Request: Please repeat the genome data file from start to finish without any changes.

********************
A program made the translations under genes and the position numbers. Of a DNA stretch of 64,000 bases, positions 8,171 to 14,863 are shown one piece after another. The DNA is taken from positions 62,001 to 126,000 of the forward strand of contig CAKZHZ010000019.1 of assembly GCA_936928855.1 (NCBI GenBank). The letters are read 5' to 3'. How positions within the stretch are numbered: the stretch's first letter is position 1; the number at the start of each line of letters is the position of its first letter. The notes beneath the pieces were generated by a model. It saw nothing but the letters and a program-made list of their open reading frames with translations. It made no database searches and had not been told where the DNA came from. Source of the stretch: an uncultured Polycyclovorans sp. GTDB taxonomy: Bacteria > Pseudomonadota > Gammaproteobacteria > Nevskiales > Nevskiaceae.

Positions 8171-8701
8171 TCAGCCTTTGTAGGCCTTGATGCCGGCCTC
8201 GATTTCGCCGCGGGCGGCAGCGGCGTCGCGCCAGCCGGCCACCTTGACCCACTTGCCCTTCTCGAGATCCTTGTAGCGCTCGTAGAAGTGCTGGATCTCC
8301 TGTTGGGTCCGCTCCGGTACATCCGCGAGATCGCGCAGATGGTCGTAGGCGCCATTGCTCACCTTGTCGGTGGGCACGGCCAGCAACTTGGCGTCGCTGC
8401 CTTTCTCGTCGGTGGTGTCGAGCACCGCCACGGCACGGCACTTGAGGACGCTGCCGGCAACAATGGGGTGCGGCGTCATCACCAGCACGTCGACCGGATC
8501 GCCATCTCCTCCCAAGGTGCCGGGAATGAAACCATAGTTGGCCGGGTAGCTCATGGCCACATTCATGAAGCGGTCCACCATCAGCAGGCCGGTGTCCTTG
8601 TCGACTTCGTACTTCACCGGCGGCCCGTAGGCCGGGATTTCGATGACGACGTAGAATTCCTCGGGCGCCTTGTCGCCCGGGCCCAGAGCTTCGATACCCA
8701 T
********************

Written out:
A program made the translations under genes and the position numbers. Of a DNA stretch of 64,000 bases, positions 8,171 to 14,863 are shown one piece after another. The DNA is taken from positions 62,001 to 126,000 of the forward strand of contig CAKZHZ010000019.1 of assembly GCA_936928855.1 (NCBI GenBank). The letters are read 5' to 3'. How positions within the stretch are numbered: the stretch's first letter is position 1; the number at the start of each line of letters is the position of its first letter. The notes beneath the pieces were generated by a model. It saw nothing but the letters and a program-made list of their open reading frames with translations. It made no database searches and had not been told where the DNA came from. Source of the stretch: an uncultured Polycyclovorans sp. GTDB taxonomy: Bacteria > Pseudomonadota > Gammaproteobacteria > Nevskiales > Nevskiaceae.

Positions 8171-8701
8171 TCAGCCTTTGTAGGCCTTGATGCCGGCCTC
8201 GATTTCGCCGCGGGCGGCAGCGGCGTCGCGCCAGCCGGCCACCTTGACCCACTTGCCCTTCTCGAGATCCTTGTAGCGCTCGTAGAAGTGCTGGATCTCC
8301 TGTTGGGTCCGCTCCGGTACATCCGCGAGATCGCGCAGATGGTCGTAGGCGCCATTGCTCACCTTGTCGGTGGGCACGGCCAGCAACTTGGCGTCGCTGC
8401 CTTTCTCGTCGGTGGTGTCGAGCACCGCCACGGCACGGCACTTGAGGACGCTGCCGGCAACAATGGGGTGCGGCGTCATCACCAGCACGTCGACCGGATC
8501 GCCATCTCCTCCCAAGGTGCCGGGAATGAAACCATAGTTGGCCGGGTAGCTCATGGCCACATTCATGAAGCGGTCCACCATCAGCAGGCCGGTGTCCTTG
8601 TCGACTTCGTACTTCACCGGCGGCCCGTAGGCCGGGATTTCGATGACGACGTAGAATTCCTCGGGCGCCTTGTCGCCCGGGCCCAGAGCTTCGATACCCA
8701 T